Saving millions by reducing boil-over
In steel manufacture, molten metal can sometimes 'boil over'. Swerea studied the causes of this phenomenon and how to predict and prevent it. The results provide environmental and economic benefits.
Molten metal boil-over sometimes occur during the so-called LD-process, which converts pig iron to steel. Boil-over is costly as it causes both metal wastage and equipment damage. The environment is also impacted as the gas purification system is not always able to manage the particulate emissions from boil-over.
The cause of boil-over
But what causes boil-over and how can it be predicted and prevented?
"Boil-over is caused by dross from metal droplets, slag and gas formed during the process expanding to such an extent that some of the dross is pressed out of the converter [oven]. The best way to avoid this is by using the purest scrap metal possible, and by having good control of all parameters throughout the process," says Mats Brämming, researcher at Swerea.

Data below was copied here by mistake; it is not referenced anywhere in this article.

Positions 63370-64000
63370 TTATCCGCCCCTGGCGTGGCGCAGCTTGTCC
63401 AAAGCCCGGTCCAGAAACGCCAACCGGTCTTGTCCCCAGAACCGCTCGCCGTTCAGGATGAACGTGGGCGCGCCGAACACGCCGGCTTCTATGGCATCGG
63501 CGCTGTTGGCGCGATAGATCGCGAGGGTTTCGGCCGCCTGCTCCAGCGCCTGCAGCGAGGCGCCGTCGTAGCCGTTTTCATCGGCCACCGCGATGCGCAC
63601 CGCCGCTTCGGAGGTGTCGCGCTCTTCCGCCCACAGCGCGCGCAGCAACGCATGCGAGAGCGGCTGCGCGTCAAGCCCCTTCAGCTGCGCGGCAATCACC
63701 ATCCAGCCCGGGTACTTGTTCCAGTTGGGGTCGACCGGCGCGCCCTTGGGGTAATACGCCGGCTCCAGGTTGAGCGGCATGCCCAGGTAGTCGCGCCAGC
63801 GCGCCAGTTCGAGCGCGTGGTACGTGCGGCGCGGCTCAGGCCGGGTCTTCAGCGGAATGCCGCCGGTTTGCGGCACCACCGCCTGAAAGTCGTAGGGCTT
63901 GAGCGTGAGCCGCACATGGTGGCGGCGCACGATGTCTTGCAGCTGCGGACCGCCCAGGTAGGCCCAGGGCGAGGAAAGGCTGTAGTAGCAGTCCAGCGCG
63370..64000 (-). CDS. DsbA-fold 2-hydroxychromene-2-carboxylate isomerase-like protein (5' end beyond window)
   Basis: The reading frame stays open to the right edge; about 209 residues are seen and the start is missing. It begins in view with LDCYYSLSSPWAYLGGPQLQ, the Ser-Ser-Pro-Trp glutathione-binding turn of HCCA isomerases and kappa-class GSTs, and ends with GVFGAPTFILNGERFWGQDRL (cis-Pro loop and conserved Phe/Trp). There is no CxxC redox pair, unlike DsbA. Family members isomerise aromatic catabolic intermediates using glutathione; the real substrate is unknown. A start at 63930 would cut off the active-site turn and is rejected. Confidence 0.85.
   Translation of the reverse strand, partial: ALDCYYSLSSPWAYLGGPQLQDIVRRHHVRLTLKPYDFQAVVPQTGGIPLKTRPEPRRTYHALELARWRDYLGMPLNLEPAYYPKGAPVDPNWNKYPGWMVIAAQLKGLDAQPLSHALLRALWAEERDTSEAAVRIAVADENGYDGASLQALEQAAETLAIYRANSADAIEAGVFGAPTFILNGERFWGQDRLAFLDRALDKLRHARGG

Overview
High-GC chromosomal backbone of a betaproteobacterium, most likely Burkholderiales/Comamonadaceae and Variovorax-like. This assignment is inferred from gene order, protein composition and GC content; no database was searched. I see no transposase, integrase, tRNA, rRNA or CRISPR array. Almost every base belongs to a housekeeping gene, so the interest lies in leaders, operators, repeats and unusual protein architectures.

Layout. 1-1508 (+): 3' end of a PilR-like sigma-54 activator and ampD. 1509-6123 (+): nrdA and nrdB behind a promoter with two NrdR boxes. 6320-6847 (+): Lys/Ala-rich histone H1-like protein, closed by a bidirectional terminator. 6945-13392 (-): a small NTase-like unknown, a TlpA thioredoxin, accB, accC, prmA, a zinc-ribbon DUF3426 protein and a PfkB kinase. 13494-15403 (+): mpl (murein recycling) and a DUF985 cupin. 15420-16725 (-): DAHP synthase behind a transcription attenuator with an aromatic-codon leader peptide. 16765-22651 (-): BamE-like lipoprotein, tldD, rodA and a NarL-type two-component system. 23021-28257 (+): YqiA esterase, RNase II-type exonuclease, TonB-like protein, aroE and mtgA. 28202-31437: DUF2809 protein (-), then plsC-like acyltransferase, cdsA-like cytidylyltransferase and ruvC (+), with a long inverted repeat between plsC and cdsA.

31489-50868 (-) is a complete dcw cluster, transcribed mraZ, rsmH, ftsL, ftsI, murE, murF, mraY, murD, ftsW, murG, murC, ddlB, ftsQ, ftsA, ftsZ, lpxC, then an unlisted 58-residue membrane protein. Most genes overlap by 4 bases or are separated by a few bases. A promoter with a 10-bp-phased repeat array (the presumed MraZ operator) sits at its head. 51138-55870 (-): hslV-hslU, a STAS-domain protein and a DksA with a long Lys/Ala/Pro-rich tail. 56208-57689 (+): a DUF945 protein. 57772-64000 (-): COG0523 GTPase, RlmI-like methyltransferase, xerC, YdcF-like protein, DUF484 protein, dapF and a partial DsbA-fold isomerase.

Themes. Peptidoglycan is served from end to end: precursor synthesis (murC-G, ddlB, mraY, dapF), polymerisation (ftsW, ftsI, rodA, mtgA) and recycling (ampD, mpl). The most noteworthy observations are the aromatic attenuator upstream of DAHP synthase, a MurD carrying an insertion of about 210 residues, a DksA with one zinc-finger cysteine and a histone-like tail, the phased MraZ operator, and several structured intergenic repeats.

Mats studied this phenomenon for his doctoral thesis and the knowledge can help steelmakers reduce emissions and costs. For a mid-size European steel plant with a crude steel production of 4.5 million tonnes per year, it is possible to save between SEK 100-500 million by fully eliminating boil-over.